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Koch Industries, which has settled lawsuits in recent years for tens of millions of dollars, faces a new class-action lawsuit over operation of its pipelines in Texas and other states.
The legal action, filed in federal court in Texas, seeks to force the oil and gas company to inspect, test, maintain and repair thousands of miles of natural gas and hazardous-liquid pipelines, Reuters reported.
The lawsuit alleges that the pipelines pose an immediate danger of leaks, fires or explosions and that federal regulators have failed to monitor them. A spokesman for Wichita, Kan.-based Koch said the case has no merit.
Marc Palazzo told Reuters the company "is among the safest pipeline operators, and that pipelines are the safest way to transport oil and gas."
The lawsuit was filed by P.D. Hamilton, who oversees a family trust that owns ranch property near Groveton, in East Texas, that is crossed by a Koch pipeline. Hamilton's lawyers want Koch to spend $11 billion to $19 billion on pipeline improvements over five years. The lawsuit doesn't list specific monetary damages.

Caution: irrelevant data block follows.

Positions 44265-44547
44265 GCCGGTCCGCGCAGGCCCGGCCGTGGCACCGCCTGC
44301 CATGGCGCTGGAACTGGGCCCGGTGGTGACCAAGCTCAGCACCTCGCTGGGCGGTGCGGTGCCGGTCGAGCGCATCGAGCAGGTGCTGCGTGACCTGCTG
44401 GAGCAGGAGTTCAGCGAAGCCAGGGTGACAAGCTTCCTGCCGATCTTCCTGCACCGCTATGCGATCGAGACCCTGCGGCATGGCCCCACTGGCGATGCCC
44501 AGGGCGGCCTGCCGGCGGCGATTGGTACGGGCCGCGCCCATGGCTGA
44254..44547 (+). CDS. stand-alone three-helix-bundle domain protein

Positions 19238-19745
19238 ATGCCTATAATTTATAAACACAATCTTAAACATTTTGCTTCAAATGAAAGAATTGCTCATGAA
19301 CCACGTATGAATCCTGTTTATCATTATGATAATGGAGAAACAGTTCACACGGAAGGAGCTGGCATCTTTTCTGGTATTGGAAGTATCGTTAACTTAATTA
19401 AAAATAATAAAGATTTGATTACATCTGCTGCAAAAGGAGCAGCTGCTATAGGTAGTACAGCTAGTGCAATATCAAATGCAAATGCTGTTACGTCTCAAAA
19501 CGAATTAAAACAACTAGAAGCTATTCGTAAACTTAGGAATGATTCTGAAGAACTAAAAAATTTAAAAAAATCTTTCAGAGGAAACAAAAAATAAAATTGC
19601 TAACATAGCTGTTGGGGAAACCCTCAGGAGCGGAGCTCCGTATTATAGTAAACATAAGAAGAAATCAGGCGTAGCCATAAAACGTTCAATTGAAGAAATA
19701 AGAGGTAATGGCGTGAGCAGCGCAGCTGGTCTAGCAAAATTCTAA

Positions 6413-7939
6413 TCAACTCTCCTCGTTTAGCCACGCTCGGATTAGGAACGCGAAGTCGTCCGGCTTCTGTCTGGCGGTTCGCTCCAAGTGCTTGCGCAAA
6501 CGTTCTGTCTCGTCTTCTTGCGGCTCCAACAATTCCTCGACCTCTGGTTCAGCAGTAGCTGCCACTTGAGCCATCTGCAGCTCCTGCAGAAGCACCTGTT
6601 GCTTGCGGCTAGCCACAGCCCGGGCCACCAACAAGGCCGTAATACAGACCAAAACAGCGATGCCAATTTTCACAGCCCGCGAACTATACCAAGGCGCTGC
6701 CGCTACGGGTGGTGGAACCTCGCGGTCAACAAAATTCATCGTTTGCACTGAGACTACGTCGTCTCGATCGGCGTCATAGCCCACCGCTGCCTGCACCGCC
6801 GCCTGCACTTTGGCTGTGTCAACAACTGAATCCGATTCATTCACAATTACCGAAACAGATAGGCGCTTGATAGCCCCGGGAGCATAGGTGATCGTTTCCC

In the past three years, Koch has settled several high-dollar lawsuits. In 1998, it agreed to pay commercial fishermen $10.5 million after a pipeline spill near Corpus Christi.
In 1999, a jury ordered Koch to pay $296 million to the father of a teenager killed in a pipeline explosion in Kaufman County. The company appealed and settled that case and a related claim by the father of another teenager killed in the blast, both for undisclosed amounts.
Last year, Koch agreed to pay $35 million to settle lawsuits filed by the federal and state government for oil pipeline spills into Texas streams and bays from 1990 to 1997.